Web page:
Shoulda Been More Flexible -- The problem with this tile installation, open joints where a cement-based grout was used at the juncture between the horizontal and vertical planes, might have been prevented had a mildew-resistant flexible caulk been used instead.

When it comes to the grouting process, one of the most pressing problems in the ceramic tile installation business is getting across the message that there are certain applications that require a flexible caulk joint. A joint filled with cement-based grout will often "open" for a variety of reasons, such as excessive shrinkage or structural movement. This is especially true in newer homes where structural shrinkage occurs and cabinets settle.

If the joint at the juncture between horizontal and vertical surfaces opens, it becomes an area where mold and/or mildew are likely to proliferate. And as most of us are now aware, mold/mildew is one of the latest and hottest litigation specialties.

In most cases, mildew-resistant flexible caulk will prevent such problems. Under "materials" in the Movement Joints section of their 2002 Handbook, the Tile Council of America (TCA) says silicone sealant may be used. The silicone sealant - used for sealing joints in ceramic showers and around tubs, sinks and plumbing fixtures - must be single-component mildew resistant, which means it contains fungicide.

Most of us tend to regard the grout process as a lesser part of the tile-installation job. But when you consider the many problems that frequently crop up relative to this aspect of installation, you will view grouting in a different light.

Who Wants Powdery Tile? -- This surface of this floor tile shows evidence of efflorescence caused by the water-borne migration of the salts in Portland cement-based setting materials.

Causes of cosmetic defects

Discoloration, shading and mottling are probably the most common causes of grout-related complaints. Many contributing factors can be at play in such situations -- so many, in fact, that I'll list the top 10 here.

1. Grouting done on different days or by different crews.

2. Excess bonding mortar squeezed into joint. Proper depth of grout is two-thirds of the tile thickness.

3. Grout not mixed properly -- either not sufficiently mixed, mixed too slowly or mixed too quickly.

4. Over glaze. This occurs when the grout comes into contact with the glaze over the edge of the tile, which alters the drying and hydration time in portions of the grout.

5. Use of cleaners before the grout has set.

6. Use of old grout, particularly when the components of the product have separated within the bag.

7. Mixing water contaminated by chemicals.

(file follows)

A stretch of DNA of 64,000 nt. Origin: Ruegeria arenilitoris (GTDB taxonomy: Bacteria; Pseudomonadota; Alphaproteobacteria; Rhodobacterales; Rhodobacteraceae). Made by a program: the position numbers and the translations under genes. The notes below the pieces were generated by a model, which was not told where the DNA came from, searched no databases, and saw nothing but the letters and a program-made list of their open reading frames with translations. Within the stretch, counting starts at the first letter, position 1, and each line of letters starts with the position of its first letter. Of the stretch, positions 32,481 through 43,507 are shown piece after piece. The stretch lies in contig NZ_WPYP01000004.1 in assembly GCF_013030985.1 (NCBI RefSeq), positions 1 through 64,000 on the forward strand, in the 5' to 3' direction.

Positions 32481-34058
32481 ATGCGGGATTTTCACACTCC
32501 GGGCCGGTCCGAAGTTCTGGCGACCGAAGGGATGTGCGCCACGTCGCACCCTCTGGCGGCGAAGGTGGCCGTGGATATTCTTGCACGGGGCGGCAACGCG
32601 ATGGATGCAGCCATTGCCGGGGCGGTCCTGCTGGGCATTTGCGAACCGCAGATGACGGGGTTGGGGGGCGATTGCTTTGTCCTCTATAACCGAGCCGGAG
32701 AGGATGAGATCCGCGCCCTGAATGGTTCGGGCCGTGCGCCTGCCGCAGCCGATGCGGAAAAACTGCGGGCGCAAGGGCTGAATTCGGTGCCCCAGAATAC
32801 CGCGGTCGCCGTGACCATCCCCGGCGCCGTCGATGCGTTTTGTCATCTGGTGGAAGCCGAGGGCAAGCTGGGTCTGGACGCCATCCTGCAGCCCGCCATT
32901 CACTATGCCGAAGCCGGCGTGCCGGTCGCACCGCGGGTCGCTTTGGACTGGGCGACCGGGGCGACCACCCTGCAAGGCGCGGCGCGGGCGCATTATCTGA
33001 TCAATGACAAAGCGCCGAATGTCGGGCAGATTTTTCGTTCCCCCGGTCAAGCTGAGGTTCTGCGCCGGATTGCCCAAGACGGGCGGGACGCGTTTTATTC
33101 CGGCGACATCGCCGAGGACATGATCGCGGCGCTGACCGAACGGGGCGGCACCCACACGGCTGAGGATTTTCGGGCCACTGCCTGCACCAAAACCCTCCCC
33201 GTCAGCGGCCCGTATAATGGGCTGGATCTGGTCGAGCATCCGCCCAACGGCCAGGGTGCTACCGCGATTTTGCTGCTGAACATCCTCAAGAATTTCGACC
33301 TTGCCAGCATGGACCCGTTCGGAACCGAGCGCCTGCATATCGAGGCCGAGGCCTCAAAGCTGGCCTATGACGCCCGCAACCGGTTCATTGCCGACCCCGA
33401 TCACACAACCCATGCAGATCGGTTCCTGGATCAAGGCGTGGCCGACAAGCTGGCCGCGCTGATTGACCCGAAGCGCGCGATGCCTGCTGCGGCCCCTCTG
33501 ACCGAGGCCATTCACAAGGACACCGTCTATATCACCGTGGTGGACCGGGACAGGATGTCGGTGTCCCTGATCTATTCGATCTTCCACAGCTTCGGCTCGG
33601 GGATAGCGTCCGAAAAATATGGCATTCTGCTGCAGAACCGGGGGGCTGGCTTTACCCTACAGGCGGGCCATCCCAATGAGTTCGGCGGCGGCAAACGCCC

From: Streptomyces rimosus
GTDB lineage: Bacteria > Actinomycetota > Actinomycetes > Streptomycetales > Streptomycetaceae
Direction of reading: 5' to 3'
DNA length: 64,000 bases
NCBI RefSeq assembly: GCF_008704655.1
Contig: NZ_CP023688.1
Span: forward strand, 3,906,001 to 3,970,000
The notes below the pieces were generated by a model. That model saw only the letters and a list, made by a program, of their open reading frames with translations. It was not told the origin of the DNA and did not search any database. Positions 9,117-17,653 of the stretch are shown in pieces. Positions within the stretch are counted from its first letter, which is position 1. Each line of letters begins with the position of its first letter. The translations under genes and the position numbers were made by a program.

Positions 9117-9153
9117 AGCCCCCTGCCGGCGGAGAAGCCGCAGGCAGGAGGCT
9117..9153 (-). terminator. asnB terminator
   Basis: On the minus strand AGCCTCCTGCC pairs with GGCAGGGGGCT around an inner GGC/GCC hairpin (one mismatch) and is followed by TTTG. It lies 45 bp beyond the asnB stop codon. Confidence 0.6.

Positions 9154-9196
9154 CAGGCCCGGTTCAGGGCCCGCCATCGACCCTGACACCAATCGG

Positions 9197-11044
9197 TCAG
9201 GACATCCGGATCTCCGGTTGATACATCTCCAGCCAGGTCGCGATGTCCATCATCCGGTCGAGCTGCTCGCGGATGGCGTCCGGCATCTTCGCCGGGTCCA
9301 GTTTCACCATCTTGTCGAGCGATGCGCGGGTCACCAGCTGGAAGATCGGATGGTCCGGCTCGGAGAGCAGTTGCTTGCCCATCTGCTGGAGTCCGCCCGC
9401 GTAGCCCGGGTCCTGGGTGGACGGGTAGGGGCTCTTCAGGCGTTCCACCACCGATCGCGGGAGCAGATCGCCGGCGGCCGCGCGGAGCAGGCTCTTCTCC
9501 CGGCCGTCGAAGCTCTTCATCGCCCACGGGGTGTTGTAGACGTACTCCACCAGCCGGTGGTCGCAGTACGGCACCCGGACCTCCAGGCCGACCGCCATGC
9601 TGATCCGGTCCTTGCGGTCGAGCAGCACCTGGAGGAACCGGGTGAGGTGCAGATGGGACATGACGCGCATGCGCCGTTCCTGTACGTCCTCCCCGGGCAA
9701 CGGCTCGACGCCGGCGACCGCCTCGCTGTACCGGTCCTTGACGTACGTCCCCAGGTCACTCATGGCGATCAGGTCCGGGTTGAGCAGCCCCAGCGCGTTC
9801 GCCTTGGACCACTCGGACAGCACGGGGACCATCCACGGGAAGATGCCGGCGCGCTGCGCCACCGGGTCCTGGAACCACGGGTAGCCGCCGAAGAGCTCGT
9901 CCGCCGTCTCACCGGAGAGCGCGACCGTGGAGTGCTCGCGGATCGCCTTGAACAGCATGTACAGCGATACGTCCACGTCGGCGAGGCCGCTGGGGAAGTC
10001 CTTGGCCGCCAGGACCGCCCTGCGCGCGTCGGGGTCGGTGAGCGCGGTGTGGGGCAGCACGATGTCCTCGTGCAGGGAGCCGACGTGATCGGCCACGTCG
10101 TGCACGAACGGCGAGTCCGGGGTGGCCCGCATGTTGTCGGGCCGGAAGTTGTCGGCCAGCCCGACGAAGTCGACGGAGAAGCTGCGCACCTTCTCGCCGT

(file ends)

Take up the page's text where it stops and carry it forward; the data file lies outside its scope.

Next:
8. Excessive cleanup causing water to wash pigment out of the grout.

9. Chemical deposits that migrate from the mortar bed to the grout surface.

10. Inconsistent joint sizes.

I suggest that you may be able to alleviate these problems by dampening the grout joint before grouting, using polymer-modified grouts, damp curing the grout and sealing it.

Other grout woes

Though not as prevalent as grout cracking or discoloration/shading, low, powdery and rough grout are among the other problems that all too often develop in tile installations. Low grout joints are commonly caused by using too much water when washing excess grout from the joint.

Powdery grout joints are frequently caused by poor curing because water evaporates from the grout which, in turn, halts proper hydration. Other culprits include use of cleaning water that contains concentrated acids, and poor mixing with no slake time allowed. Porous and thereby highly absorptive tile can also suck the water out of the grout mix to stop the hydration process.

Rough joints develop when excessively wet sponges pull cement particles away from aggregate. Also, heavy or repeated acid washing will result in rough grout joints.

Efflorescence manifests itself as a crystalline, powdery substance on the surface of the grout or the edge of the tile itself. Efflorescence is composed of salts contained in Portland cement-based material that is brought to the surface by moisture migration. If noticed early, efflorescence may be the result of excess water in the setting bed or in the grout itself. Other possible sources may be uncured concrete slabs and/or contaminated water. This condition may be accelerated by grout that is excessively porous.

Finally, another grout-related problem is latex migration. When this occurs, a rubber-like substance will appear on the grout surface. Where does it come from? Sometimes, it may come from the latex used in a setting bed that wasn't allowed to dry out before grouting was started. Another possibility is too much latex used in the setting-bed mix. Another source may be the use of improper latex that re-emulsifies.